Feb 28, 2022 - World

Scoop: Zelensky pushes Biden on no-fly zone

Zelensky and Biden

Photo: Doug Mills/The New York Times/Bloomberg via Getty Images

Ukraine's President Volodymyr Zelensky is urging President Biden and NATO to impose a "no-fly zone" over "significant parts" of the country, telling Axios in a statement that Ukraine "can beat the aggressor" if the Western allies "do their part."

Why it matters: President Biden has ruled out sending U.S. troops to fight Russia in Ukraine. That pledge extends to a no-fly zone, which would require the U.S. military to potentially directly engage Russian air forces, White House press secretary Jen Psaki stressed on Monday.

Driving the news: Zelensky, who remains in Ukraine under siege from Vladimir Putin, said in a statement to Axios provided through an adviser: "If the West does this, Ukraine will defeat the aggressor with much less blood."

  • "The sanctions are heading in the right direction. In addition to disconnecting the Russian Central Bank from SWIFT and providing more Stingers and anti-tank weapons, we need the West to impose a no-fly zone over significant parts of Ukraine," Zelensky said.
  • "Ukraine can beat the aggressor. We are proving this to the world. But our allies must also do their part."

But, but, but: "Here's what's important for everybody to know about a no-fly zone: What that would require is implementation by the U.S. military. It would essentially mean the U.S. military would be shooting down Russian planes," Psaki told MSNBC.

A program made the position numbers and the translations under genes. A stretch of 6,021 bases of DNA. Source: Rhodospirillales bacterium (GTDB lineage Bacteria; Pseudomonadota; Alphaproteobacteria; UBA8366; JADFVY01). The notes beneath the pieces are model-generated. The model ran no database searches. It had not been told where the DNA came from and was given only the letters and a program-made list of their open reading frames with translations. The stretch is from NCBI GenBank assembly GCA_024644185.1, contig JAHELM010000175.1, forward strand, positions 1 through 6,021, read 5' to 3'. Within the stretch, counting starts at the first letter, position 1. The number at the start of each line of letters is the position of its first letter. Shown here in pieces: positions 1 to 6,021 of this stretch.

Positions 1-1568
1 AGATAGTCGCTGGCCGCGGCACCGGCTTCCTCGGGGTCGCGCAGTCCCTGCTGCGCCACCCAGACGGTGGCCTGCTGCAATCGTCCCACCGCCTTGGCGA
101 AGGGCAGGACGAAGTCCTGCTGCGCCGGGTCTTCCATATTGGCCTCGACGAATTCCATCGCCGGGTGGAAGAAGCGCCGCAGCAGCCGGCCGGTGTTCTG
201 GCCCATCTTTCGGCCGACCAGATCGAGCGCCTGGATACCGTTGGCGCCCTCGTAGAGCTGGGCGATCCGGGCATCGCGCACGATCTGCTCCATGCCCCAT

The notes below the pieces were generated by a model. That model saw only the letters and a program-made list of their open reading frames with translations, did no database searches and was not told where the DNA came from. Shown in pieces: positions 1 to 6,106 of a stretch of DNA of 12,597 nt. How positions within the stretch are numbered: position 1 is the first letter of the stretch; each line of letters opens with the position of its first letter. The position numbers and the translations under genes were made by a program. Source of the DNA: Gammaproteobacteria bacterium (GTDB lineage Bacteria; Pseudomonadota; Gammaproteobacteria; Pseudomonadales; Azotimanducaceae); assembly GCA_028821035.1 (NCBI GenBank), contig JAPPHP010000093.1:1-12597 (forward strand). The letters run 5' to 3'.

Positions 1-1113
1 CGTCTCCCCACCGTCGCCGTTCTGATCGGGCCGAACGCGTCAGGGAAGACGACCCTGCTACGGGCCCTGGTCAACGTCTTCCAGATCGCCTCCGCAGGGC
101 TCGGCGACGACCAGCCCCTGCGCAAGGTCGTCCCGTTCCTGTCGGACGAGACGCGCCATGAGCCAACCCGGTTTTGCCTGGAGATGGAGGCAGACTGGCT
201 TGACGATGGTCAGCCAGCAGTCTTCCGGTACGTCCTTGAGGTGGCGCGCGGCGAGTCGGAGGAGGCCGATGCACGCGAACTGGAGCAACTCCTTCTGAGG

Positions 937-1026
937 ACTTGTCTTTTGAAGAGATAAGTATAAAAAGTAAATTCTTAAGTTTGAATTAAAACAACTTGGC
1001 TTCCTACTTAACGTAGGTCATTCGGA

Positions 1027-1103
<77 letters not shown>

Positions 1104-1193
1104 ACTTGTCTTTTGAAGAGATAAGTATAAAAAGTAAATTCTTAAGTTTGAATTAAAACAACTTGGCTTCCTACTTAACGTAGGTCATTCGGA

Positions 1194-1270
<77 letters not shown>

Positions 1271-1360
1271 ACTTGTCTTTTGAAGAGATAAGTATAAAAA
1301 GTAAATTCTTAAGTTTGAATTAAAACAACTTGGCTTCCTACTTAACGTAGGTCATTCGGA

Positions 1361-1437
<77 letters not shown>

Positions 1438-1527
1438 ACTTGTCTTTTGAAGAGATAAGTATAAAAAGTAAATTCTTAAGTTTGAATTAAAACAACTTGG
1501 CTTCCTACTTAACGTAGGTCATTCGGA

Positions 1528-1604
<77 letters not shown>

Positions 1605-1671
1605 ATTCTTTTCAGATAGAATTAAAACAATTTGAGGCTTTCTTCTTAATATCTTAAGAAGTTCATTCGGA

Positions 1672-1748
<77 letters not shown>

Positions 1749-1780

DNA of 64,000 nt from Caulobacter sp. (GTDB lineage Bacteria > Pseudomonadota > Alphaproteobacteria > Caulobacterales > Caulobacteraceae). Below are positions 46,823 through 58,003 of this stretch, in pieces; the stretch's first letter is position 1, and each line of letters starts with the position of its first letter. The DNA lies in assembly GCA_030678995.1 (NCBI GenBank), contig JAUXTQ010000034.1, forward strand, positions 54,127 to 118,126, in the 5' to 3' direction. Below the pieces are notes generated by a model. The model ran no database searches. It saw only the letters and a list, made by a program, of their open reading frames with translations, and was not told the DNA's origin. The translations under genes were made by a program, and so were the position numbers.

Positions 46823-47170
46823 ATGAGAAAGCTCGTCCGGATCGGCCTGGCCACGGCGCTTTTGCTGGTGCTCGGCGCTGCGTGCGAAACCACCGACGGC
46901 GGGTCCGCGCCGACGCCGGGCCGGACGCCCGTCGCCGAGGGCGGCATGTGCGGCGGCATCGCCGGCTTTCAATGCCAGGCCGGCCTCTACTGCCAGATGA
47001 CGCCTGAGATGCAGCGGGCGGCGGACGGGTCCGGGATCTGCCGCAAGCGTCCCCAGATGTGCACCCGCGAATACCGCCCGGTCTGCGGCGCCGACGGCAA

• "That is definitely escalatory, that would potentially put us into a place where we're in a military conflict with Russia. That is not something the president wants to do."

The big picture: Zelensky's passionate appeals to the West have yielded major steps on sanctions and military aid that would have been unthinkable two weeks ago. But direct military engagement with Russia via a no-fly zone has so far been a red line.

  • "We have no intentions of moving into Ukraine neither on the ground or in the airspace," NATO Secretary-General Jens Stoltenberg told MSNBC on Monday. "We have a responsibility to make sure that this doesn't spiral out of control that escalates even further into concern for full-fledged war in Europe involving NATO allies."
  • U.K. Defense Secretary Ben Wallace has also ruled out the idea, saying that "NATO would have to effectively declare war on Russia."

Between the lines: In Washington, only a very hawkish minority is publicly advocating a no-fly zone.

  • On Capitol Hill, Rep. Adam Kinzinger (R-Ill.) tweeted Friday that the U.S. should "declare a #NoFlyZone over Ukraine" to disrupt Russia's air operations and "give the heroic Ukrainians a fair fight."

Kinzinger's call was met with prompt criticism from members of both parties. 

  • Rep. Sara Jacobs (D-Calif.) in a statement Saturday rejected calls for the U.S. and NATO to establish a no-fly zone over Ukraine, saying it could pull America into war with Russia.
  • "A no-fly zone is enforced, not declared. It requires our fighter jets to go directly against Russian fighter jets, to get them to stay out of a certain airspace. If the United States were to do this, our fighter jets would potentially have to shoot down Russian jets. This would mean the United States declaring war on Russia."
  • "No. This is insane," Rep. Thomas Massie (R-Ky.) also tweeted in response to Kinzinger's tweet."

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